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This Blood Pressure Medication May Increase Heart Attack Risk.
Up to 2 million Britons could soon be "easing off" of their beta blockers. And for some very good reasons.
U.K.'s National Institute For Health and Clinical Excellence (NICE) researchers have recently reported that Atenolol, the most frequently used beta blocker, increased the risk of heart attack, stroke and type 2 diabetes. The new guidelines advise patients to ease off the drugs and switch to other "therapies."
Of course the news release was couched in terms much more acceptable to the pharmaceutical companies. It stated, "The decision not to recommend beta-blockers for first-line therapy was based on evidence that suggested they performed less well than other drugs - particularly in the elderly." That's like saying that people who have heart attacks are less well than those who don't.
During the past several years several doctors have recommended that I include a beta blocker in my "preventive medicine" regimen. I have respectfully declined their well meaning advice. In most people beta blockers slow down the heart rate...which makes it more difficult for them to improve their physical fitness and to lose weight.
I'm in some very good company in believing that the beta blocker "cure" is worse than the disease.
In a recent interview with WebMD's HeartWire, Dr. Norman Kaplan, University of Texas Southwestern Medical Center, Dallas voiced his concerns about beta blockers.
"Beta blockers slow you down, but we want to make our hypertensive patients more active. In addition, they have a whole panoply of adverse metabolic effects—lowering HDL (cholesterol) and insulin sensitivity."
It's important to point out that HDL cholesterol is protective against heart disease. It acts like a guardian angel to remove plaque that has been accumulating in the arteries of your heart and brain.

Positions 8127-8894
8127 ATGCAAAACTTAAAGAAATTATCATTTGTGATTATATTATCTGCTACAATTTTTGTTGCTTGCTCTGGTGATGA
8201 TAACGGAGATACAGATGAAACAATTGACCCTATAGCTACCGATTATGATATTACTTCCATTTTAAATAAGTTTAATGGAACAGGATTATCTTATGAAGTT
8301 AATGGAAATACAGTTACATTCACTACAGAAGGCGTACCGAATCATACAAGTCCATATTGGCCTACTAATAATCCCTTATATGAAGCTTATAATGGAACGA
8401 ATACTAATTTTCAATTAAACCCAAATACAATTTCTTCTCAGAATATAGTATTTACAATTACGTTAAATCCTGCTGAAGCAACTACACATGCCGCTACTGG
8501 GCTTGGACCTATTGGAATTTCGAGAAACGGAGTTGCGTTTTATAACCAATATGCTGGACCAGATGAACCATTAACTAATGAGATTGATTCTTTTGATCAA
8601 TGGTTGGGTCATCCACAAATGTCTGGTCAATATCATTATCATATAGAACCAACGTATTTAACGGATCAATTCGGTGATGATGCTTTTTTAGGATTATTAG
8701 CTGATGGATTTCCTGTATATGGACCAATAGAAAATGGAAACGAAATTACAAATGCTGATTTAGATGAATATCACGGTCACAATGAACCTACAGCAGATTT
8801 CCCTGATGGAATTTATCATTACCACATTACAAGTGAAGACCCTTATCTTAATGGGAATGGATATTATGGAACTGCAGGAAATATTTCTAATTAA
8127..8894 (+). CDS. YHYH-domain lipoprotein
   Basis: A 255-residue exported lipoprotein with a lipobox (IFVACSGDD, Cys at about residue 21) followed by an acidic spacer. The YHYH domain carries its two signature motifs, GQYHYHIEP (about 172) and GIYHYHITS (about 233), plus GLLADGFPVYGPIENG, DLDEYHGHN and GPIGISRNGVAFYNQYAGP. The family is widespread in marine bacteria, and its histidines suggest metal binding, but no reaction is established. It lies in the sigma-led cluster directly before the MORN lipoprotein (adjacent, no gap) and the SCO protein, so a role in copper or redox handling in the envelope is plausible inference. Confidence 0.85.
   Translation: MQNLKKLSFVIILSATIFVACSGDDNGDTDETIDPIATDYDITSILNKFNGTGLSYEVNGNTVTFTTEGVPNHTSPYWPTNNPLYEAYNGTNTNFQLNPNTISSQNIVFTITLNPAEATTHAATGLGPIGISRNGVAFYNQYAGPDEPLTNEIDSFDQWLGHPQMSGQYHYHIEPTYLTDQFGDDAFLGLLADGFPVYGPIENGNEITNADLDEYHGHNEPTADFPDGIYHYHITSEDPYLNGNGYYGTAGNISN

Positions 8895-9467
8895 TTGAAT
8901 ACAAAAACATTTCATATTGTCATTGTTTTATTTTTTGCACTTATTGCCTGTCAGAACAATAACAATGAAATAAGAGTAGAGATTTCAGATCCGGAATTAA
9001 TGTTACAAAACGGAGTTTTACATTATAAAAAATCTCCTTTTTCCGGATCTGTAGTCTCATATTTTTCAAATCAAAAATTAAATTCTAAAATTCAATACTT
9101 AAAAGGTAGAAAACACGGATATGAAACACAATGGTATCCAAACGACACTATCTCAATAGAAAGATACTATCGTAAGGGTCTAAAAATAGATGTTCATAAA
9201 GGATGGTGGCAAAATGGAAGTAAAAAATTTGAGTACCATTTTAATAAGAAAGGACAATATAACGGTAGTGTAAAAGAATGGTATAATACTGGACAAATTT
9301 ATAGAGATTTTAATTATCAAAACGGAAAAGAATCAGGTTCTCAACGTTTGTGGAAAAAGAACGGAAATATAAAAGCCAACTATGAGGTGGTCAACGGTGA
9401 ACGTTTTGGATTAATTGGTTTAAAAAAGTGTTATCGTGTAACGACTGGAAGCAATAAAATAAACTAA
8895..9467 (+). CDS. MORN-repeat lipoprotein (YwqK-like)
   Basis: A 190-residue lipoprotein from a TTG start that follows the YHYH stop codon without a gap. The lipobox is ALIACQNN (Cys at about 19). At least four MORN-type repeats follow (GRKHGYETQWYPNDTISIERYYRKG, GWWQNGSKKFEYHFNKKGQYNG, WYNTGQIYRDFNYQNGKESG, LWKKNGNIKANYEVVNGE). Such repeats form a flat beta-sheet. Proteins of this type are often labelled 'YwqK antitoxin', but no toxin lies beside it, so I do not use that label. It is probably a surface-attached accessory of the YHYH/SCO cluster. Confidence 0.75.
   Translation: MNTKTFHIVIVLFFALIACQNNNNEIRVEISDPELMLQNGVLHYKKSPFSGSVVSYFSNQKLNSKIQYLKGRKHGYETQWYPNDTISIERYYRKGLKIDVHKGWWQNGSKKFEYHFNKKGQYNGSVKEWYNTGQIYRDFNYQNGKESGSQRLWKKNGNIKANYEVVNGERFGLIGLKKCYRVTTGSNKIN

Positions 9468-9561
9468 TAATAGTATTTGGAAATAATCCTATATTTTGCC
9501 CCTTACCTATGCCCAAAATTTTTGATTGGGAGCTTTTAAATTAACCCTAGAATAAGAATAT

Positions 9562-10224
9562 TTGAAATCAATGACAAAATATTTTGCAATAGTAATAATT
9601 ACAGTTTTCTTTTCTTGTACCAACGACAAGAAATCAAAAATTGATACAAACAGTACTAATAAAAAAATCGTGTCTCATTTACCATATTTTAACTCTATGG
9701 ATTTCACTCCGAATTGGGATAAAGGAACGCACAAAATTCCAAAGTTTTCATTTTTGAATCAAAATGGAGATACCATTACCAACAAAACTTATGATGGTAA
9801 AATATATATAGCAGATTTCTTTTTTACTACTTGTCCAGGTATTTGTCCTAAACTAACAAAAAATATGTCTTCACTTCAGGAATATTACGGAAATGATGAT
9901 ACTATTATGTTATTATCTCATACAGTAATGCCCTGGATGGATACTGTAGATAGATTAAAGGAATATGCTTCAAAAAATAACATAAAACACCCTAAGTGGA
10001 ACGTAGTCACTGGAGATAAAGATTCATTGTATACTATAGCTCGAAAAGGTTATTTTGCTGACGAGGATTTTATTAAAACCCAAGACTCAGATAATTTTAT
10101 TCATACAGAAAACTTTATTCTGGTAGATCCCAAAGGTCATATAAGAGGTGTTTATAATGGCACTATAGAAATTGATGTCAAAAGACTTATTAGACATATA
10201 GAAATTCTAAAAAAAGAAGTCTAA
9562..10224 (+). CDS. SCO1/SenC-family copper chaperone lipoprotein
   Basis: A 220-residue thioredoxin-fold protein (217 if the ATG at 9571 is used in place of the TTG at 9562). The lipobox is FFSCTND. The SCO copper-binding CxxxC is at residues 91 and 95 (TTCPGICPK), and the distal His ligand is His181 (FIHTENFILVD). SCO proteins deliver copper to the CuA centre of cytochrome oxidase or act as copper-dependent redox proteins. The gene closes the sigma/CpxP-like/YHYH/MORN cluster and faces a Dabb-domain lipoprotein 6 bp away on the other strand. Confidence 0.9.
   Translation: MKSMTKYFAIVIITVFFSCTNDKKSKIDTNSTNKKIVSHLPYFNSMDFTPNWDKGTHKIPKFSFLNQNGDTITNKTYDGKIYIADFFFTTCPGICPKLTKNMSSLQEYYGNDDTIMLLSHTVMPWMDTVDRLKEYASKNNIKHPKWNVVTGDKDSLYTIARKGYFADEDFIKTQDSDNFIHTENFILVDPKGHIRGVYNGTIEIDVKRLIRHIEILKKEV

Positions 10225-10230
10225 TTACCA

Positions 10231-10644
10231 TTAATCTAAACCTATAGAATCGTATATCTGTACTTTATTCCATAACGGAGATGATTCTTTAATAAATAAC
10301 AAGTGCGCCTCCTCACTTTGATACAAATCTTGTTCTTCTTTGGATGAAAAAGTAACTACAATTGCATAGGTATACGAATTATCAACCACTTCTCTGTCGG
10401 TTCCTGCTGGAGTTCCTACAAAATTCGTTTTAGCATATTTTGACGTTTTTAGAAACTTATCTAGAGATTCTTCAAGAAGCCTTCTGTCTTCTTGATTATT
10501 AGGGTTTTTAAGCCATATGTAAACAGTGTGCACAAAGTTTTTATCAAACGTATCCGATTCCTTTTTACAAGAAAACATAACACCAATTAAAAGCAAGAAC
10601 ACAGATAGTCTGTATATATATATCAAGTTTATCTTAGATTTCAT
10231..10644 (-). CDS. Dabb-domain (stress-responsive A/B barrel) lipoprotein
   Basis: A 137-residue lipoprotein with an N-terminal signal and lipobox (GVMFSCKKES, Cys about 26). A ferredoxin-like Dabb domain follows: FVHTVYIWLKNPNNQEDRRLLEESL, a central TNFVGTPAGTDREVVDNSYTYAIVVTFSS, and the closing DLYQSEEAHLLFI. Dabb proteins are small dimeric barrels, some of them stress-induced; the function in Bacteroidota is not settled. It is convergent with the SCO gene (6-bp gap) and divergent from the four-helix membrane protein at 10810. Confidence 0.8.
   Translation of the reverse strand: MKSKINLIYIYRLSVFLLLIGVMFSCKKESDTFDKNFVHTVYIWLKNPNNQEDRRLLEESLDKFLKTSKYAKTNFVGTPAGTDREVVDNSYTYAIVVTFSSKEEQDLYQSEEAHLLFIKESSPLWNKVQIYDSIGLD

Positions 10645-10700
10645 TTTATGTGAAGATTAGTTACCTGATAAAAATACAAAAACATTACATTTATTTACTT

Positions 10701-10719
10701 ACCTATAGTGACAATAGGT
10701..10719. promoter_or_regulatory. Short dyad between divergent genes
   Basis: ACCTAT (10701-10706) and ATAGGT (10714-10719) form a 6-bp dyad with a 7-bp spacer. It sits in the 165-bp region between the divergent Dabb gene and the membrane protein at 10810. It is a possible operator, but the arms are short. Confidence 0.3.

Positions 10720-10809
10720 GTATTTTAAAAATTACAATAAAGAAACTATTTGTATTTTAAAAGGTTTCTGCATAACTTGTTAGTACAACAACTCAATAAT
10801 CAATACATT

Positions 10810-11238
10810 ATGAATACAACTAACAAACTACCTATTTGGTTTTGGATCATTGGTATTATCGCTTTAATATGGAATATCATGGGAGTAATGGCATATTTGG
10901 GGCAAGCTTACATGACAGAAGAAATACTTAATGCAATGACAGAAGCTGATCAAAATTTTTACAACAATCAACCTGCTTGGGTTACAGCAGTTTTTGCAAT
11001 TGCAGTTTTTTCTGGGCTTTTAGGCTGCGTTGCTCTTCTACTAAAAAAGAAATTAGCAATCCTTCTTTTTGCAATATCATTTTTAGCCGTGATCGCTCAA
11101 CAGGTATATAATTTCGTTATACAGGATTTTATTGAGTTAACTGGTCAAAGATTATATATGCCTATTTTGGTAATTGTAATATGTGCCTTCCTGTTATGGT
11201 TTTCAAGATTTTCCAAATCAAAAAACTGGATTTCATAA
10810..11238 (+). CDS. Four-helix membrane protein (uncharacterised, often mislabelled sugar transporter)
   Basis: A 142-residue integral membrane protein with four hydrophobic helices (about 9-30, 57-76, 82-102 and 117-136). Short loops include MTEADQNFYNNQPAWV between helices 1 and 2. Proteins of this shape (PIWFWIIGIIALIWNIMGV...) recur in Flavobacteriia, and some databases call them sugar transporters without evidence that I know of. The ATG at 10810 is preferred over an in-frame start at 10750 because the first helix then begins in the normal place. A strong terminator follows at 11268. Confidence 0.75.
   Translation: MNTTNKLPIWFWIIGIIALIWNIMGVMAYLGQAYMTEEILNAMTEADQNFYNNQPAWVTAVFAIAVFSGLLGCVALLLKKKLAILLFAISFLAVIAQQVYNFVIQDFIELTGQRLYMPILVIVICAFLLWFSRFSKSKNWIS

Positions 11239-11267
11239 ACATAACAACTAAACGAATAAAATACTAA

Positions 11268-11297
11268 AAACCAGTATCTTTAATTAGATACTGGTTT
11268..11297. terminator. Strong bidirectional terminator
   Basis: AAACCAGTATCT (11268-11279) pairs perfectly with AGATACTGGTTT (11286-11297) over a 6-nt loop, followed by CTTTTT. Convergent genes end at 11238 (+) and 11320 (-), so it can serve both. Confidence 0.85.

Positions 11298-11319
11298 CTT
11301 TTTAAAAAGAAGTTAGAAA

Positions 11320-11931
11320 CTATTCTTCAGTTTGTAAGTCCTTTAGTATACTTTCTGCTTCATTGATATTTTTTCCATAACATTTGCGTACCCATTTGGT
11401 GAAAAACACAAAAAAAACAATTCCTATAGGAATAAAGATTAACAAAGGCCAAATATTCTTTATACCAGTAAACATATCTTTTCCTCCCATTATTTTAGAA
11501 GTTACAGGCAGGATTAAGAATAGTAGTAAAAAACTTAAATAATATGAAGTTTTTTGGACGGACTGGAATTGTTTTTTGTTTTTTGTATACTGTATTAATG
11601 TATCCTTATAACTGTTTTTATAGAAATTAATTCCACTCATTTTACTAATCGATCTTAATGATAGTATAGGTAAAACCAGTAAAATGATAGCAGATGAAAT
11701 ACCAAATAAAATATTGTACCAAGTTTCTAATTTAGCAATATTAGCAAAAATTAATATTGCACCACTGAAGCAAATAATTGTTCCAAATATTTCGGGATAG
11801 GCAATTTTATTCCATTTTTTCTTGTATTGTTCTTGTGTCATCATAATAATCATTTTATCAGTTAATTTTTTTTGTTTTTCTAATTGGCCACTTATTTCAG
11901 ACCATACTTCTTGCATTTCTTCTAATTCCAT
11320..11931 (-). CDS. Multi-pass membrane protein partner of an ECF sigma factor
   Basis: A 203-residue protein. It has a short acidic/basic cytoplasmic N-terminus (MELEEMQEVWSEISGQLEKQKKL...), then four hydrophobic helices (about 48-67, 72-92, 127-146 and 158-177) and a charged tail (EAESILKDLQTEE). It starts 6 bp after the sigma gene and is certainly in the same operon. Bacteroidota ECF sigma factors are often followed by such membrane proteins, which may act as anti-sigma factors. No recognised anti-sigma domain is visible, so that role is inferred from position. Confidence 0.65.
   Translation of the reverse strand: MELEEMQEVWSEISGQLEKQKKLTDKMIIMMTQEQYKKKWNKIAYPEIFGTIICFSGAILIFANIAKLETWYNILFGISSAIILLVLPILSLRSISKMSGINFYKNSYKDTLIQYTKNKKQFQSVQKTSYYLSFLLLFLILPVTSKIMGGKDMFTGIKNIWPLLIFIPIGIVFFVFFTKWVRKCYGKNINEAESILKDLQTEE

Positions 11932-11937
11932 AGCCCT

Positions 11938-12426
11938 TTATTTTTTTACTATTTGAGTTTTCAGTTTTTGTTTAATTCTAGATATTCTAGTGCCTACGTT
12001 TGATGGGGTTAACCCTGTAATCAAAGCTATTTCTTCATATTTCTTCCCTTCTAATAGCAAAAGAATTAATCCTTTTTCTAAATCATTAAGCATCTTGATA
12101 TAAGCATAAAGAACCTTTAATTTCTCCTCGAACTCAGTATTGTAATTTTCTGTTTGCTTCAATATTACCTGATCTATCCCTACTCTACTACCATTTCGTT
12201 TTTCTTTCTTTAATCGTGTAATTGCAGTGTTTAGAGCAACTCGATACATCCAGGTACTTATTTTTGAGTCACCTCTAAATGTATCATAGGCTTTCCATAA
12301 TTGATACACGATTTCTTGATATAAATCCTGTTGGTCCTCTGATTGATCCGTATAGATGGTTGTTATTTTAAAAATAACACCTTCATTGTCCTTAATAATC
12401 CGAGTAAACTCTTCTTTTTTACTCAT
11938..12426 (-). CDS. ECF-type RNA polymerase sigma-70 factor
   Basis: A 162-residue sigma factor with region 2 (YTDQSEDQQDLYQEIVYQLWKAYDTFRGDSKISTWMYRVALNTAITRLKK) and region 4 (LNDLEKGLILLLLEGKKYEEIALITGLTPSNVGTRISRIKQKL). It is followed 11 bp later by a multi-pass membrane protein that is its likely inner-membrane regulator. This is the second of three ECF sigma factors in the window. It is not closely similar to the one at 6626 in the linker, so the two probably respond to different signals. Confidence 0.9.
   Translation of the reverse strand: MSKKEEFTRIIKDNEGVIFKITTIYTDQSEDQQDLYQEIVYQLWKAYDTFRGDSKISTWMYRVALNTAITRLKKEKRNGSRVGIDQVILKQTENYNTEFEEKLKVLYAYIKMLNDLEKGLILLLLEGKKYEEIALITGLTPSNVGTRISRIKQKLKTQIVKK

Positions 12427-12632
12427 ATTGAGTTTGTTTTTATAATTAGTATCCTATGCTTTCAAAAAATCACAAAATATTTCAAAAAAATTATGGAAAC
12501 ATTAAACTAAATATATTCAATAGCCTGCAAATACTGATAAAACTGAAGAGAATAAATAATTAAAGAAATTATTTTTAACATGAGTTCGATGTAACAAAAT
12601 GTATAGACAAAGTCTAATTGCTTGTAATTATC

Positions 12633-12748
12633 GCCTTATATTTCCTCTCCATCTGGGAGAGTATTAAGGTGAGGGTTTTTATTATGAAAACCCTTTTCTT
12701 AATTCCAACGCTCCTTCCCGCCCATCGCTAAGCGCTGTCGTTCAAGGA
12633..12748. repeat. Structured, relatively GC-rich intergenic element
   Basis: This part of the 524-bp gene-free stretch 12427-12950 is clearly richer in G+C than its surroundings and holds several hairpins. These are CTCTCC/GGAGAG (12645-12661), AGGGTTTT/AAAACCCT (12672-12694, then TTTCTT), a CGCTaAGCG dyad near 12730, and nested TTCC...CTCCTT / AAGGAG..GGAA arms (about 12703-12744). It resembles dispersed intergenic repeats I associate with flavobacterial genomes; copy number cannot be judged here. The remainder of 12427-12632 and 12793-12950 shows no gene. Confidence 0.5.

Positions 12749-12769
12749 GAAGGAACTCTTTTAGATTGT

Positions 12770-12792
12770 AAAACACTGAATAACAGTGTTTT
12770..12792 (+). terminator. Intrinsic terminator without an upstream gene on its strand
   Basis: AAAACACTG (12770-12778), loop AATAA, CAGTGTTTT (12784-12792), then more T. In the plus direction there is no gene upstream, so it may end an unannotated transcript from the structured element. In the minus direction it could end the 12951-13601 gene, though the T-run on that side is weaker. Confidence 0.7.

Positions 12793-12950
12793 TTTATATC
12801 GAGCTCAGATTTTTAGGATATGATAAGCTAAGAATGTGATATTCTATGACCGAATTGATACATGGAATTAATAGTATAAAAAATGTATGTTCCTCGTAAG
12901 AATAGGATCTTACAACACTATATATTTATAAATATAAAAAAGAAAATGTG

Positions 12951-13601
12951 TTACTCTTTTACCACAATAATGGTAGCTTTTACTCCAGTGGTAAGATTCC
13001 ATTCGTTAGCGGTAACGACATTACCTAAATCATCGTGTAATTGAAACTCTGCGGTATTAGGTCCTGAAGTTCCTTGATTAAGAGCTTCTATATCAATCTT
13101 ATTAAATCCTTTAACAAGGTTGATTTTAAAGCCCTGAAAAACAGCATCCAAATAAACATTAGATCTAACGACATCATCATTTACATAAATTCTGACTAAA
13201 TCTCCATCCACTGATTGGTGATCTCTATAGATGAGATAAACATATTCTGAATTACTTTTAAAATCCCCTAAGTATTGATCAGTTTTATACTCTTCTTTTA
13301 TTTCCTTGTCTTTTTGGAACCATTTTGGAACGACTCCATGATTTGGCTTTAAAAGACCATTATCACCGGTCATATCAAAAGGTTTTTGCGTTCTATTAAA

And lowering insulin sensitivity is the first step down the path to devastating type 2 diabetes.
The Texas Heart Institute, http://texasheart.org, provides an impressive list of beta blocker side effects, including cold hands and feet, weakness, dizziness, dry mouth and skin, shortness of breath, memory loss, confusion, depression and impotence.
They also provide a list of "cautions." If you have any of the following conditions you have some additional reasons to move away from beta blockers:
·Heart disease or poor circulation to your hands or feet.
·A slow heart rate or heart block.
·Asthma. Beta-blockers may make your condition worse.
·Hay fever symptoms, chronic bronchitis, or emphysema.
·Diabetes or hypoglycemia. Beta-blockers may hide these symptoms.
·Kidney or liver disease.
Dr. Franz Messerli, St Luke's-Roosevelt Hospital, New York, who has previously reported on the ineffectiveness of beta blockers, describes the new British guidelines as "dawn breaking in the UK," and he is urging the US to follow suit.
He told HeartWire, "In the US, millions of patients are still exposed to the cost, inconvenience, and side effects of beta blockers without harvesting any benefits. Beta blockers as a class have never been shown to reduce heart attacks or strokes in hypertension. This is particularly true for Atenolol, the most common beta blocker."
I don't know about you but I would be reaching for the phone to schedule an appointment with my doctor if I were taking a beta blocker. Experts tell us that it's dangerous to go "cold turkey" when going off of this drug.
About the Author: The cardiologist grimly stated, "You are a walking time bomb." Two days later a heart surgeon sawed open Gene Millen's chest and stitched in bypasses to six clogged arteries. Millen explains newly discovered heart attack risks that are more dangerous than high cholesterol…and how heart supplements can send them packing! Website: http://www.heart-health-for-life.com